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What demonetisation looked like the morning after?

A fictional account of how a typical Wednesday in early November turned hotter than the scorching May sun.

 |  4-minute read |   09-11-2018
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I was parked in front of the television, lapping up my daily dose of saas-bahu drama for eff’s sake when my phone buzzed with a notification from a news app. “Something, something five hundred and thousand rupee note, something ban,” it flashed. As I normally do when I do not want to be disturbed in the middle of my date with televised sanskaar, I flipped my phone upside down, and carried on watching. I had no clue what the morning-after would look like.

Two years since we came face-to-face with the ‘demon’ in demonetisation, and as we still wait for the promised Rs 15 lakhs to make our bank accounts go ding, one cannot help but think of the dreaded morning-after. How a typical Wednesday in early November turned hotter than the scorching May sun.

So, I had not many currency notes to worry about, I can always make do with hundreds, I thought to myself. Besides, I don’t have black money, so I'm in the clear. The various side effects — good, bad, crazy — of the supposed corruption-freeing move, however, were only going to be discovered the following day.

Here’s how the day went for many.

cash-story-647_11291_110918062428.jpgNote not worthy! (Photo: India Today)

It was a balmy Wednesday morning in the Ray household, tucked away somewhere in South Kolkata. The previous night the family of four were celebrating Mr Ray’s 50th birthday over dinner at their favourite Chinese joint. Middle-class families seldom order over-priced ice cream at restaurants, but 8th November was special. On their car ride home, they were glad that the bill rang so high and that they had paid in cash. “Phew! At least a few less 500 and 1000-rupee notes to worry about today,” said Mr Ray, sipping on his tea.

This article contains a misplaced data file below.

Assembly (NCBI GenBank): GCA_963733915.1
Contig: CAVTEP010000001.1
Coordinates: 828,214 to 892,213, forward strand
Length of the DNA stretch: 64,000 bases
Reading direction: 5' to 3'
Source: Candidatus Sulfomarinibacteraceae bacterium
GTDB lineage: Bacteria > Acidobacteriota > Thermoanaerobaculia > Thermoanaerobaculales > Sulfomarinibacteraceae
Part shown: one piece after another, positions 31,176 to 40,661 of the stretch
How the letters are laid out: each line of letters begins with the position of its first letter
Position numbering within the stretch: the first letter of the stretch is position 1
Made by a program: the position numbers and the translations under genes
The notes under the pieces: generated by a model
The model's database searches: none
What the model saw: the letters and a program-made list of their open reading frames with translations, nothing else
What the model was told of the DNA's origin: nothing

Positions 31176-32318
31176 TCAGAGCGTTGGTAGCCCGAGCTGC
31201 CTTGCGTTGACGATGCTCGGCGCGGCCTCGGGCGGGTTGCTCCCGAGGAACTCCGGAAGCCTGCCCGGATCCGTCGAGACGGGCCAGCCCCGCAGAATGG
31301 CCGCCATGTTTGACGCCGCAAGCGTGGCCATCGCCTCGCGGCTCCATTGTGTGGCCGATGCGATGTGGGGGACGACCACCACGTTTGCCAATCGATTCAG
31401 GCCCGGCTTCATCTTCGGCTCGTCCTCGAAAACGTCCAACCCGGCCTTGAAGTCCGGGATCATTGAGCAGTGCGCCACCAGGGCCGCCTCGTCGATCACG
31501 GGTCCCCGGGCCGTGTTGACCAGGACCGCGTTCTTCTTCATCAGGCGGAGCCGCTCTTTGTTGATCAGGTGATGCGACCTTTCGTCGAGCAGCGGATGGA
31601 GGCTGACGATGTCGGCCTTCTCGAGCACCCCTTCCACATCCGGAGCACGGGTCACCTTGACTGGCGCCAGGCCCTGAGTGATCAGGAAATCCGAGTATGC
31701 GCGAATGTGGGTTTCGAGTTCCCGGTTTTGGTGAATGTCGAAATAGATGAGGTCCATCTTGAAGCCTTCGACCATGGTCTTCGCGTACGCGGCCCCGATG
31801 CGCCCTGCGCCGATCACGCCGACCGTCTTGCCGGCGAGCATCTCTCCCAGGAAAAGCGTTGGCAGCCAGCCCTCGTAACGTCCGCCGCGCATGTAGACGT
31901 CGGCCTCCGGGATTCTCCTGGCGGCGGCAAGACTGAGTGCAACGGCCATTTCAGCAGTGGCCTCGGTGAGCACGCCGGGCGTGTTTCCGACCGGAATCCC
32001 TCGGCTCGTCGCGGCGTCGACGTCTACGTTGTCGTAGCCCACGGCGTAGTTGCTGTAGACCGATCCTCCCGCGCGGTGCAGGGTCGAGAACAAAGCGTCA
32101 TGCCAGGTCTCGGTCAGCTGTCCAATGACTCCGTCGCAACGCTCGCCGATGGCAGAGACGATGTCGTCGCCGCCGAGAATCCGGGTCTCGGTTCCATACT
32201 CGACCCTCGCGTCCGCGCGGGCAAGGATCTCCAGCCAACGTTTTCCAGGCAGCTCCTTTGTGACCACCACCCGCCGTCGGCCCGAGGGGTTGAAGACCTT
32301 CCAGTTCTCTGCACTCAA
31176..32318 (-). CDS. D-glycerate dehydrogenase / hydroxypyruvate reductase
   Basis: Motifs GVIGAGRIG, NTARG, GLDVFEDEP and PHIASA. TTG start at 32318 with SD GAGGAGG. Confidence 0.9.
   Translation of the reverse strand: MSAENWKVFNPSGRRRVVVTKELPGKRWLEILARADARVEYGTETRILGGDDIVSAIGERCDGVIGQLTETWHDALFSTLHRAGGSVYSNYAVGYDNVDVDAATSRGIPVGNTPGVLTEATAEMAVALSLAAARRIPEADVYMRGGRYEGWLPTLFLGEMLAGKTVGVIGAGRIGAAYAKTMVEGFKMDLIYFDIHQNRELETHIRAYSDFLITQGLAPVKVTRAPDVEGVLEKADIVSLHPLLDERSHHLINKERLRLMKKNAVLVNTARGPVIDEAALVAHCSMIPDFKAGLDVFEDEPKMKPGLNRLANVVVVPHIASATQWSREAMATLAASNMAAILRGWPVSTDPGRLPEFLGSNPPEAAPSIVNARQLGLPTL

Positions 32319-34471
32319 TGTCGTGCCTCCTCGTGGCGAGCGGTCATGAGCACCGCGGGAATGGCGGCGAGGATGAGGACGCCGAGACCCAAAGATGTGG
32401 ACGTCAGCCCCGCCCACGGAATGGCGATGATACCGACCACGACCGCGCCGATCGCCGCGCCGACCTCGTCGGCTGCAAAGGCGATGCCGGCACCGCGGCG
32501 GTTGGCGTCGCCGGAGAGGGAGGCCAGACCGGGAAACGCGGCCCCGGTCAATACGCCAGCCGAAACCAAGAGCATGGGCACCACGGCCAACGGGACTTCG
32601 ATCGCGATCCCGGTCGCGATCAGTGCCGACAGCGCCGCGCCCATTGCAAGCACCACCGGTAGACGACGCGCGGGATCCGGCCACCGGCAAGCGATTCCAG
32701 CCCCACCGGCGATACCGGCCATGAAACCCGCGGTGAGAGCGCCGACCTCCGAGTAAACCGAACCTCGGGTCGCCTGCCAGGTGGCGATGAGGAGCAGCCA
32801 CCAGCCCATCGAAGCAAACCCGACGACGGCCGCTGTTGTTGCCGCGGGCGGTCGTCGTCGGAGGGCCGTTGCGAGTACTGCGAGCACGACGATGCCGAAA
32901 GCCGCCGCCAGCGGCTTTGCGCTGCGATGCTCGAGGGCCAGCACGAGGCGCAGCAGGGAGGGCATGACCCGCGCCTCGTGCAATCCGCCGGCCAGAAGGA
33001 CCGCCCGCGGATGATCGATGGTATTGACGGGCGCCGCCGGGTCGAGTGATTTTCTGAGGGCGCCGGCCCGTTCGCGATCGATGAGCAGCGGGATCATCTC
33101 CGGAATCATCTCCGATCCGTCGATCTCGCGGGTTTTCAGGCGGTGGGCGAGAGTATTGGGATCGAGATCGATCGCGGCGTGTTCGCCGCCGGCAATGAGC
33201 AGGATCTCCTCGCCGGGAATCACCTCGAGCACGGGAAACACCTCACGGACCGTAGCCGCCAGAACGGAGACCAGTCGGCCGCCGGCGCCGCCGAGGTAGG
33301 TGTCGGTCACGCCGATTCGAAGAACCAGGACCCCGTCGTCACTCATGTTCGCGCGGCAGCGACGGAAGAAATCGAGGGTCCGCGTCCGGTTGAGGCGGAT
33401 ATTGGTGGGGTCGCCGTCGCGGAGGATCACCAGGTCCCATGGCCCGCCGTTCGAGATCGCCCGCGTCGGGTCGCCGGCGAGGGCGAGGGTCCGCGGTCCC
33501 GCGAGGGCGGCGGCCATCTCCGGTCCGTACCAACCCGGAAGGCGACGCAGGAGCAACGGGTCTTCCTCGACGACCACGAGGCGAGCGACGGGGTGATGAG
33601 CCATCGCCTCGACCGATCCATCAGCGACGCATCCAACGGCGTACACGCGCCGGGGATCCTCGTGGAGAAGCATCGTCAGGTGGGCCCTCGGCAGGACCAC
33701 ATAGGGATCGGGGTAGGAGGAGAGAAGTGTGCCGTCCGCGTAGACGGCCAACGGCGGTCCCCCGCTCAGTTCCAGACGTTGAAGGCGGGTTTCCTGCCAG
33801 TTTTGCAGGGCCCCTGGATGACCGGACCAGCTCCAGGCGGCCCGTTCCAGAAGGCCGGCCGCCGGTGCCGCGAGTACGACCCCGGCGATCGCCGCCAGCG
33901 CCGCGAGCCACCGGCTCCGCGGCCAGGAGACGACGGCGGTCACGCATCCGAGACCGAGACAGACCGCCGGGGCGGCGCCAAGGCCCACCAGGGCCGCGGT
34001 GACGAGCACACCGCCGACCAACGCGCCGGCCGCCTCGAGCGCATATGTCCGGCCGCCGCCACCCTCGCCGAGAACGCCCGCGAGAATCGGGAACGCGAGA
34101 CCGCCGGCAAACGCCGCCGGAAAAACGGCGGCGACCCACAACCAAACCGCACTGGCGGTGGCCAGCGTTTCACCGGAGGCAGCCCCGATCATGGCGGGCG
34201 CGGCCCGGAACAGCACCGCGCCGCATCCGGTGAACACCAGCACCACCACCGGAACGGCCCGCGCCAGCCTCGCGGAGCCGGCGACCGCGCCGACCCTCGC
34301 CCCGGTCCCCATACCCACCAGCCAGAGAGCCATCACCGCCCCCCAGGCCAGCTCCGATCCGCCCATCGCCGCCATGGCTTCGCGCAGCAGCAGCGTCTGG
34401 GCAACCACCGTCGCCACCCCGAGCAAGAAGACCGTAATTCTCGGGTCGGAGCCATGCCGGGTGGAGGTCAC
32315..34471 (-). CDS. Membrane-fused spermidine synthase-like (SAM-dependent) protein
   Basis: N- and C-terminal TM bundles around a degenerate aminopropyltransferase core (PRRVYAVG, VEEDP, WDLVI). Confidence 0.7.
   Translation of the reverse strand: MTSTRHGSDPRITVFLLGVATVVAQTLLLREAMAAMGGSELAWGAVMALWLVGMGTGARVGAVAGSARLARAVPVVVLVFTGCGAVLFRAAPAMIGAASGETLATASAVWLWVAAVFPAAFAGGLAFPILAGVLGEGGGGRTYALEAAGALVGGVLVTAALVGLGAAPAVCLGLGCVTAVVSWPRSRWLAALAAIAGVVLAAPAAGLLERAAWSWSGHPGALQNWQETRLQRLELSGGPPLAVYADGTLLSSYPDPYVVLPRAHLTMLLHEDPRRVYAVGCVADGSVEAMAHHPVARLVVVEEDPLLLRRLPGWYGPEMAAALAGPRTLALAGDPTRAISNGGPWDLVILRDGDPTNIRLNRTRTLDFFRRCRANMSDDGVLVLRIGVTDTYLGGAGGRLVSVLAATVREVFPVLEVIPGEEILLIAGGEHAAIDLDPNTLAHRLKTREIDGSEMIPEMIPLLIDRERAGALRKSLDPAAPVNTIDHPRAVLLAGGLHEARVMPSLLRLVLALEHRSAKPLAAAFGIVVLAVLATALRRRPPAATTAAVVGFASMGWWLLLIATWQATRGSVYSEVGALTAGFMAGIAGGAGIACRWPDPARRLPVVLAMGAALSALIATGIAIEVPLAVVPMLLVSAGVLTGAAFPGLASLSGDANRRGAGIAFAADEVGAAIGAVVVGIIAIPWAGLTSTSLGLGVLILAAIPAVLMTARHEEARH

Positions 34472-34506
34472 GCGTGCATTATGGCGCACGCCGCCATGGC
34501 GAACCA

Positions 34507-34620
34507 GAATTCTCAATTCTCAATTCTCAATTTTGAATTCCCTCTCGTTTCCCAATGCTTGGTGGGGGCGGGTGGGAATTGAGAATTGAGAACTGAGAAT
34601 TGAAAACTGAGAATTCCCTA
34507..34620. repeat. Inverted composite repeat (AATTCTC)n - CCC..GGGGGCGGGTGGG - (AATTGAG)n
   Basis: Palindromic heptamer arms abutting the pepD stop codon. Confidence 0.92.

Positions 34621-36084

A couple strutting on the footpath stopped just short of a phuchka stall. Phuchka is a standard poor man’s date food. But the five hundred-rupee note in his wallet meant nothing anymore. “Yeh jo thode se hai paise...,” he started humming, dark humour to rescue them from that awkward moment of silence, and you knew it was a legit question.

 

rupee1_getty_1537934_110918064211.jpgOne and all! (Photo: Aaj Tak)

Ms Negi had just landed in India after a quick trip across Italy. “Home!” she thought as she turned on the mobile data on her phone, only to find a 100 WhatsApp messages staring at her. “Must be one of those forwards one knows never to believe in,” she said to herself as she deleted them all. It was only after her Uber driver’s death stare when she handed him a 500-rupee that told her she was in a pickle. “Oh, no. Now what?”

A middle-aged married couple quarrelling at the breakfast table is not a sight that surprises many. That day was no different from the distance. On a closer look, however, it was a different story. The Mrs had saved up a bunch of cash, stored under folded clothes in her cupboard, all of which were rendered invalid last night. She could hand it over to the husband to have it duly deposited in the bank, but that would mean declaring the precise value of her assets. Their house help, quietly dusting the corner shelf, suddenly came to her rescue. “I can break it into hundreds,” she offered. She, apparently, had an endless supply of the precious hundred-rupee notes. Her husband ran a tea stall. They were happy they never had to deal in thousands.

mutual-fund-re_110918063041.jpgPennywise! (Photo: Reuters)

A distant sound of bickering woke her up. There was still an hour of sleep left for her before she had to get ready for school. Mom hadn't even given her the first 'get up' call. "Online groceries are fine, what are we going to do about basic anda and bread?" she heard mom ask. "I don't know. I have no cash!" dad retorted. She quietly walked in with her piggy bank and placed it on the table. "This should be enough." That day she ran the house. 

Also read: Why it is time Modi government apologises for the demonetisation disaster

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